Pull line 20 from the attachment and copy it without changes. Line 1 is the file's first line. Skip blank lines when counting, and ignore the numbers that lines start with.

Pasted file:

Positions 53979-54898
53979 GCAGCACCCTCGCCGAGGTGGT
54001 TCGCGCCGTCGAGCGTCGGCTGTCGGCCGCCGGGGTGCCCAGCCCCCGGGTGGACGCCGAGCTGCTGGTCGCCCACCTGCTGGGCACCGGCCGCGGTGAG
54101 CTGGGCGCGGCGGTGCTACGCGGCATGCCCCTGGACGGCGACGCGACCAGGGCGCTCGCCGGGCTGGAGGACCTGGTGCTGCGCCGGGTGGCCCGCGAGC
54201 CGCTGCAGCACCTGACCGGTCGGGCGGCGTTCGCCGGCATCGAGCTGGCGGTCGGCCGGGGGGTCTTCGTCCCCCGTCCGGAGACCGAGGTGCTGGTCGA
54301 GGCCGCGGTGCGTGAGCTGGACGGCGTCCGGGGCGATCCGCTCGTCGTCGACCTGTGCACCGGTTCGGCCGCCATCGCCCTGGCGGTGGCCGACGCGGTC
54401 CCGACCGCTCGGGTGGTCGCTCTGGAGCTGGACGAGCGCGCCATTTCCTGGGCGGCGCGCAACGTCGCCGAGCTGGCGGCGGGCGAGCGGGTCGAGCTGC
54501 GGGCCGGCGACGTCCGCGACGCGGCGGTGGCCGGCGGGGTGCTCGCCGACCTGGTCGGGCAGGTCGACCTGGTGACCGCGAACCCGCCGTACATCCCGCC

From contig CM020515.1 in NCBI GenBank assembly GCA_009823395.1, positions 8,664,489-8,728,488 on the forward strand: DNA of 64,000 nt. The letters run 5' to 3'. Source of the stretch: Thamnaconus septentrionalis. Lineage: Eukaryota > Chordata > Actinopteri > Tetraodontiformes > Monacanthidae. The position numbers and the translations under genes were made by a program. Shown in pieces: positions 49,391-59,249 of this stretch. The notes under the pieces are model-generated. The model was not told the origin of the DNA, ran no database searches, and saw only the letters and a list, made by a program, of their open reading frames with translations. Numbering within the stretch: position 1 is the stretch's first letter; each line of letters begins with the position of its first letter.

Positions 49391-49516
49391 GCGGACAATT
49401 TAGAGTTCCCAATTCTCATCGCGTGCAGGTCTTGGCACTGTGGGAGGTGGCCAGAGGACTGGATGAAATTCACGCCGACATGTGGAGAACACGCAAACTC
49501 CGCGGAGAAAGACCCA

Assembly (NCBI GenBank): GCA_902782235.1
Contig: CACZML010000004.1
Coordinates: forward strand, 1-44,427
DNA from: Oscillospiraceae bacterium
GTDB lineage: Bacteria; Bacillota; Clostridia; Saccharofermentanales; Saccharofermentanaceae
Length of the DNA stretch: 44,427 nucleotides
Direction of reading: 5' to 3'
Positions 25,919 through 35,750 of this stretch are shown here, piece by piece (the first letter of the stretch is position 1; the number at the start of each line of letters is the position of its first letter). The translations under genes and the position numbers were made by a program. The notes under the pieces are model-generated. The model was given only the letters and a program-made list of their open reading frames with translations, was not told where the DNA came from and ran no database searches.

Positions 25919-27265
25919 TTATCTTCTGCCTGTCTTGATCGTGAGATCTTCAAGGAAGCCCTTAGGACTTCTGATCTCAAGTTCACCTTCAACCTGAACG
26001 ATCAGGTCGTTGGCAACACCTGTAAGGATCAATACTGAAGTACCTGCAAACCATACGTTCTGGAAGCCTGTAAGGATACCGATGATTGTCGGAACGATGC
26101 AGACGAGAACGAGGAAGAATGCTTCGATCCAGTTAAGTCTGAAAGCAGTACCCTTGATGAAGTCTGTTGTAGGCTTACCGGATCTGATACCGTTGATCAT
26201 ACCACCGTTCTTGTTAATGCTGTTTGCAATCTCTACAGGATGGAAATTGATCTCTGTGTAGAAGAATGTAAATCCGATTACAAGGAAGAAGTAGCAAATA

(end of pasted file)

Direction of reading: 5' to 3'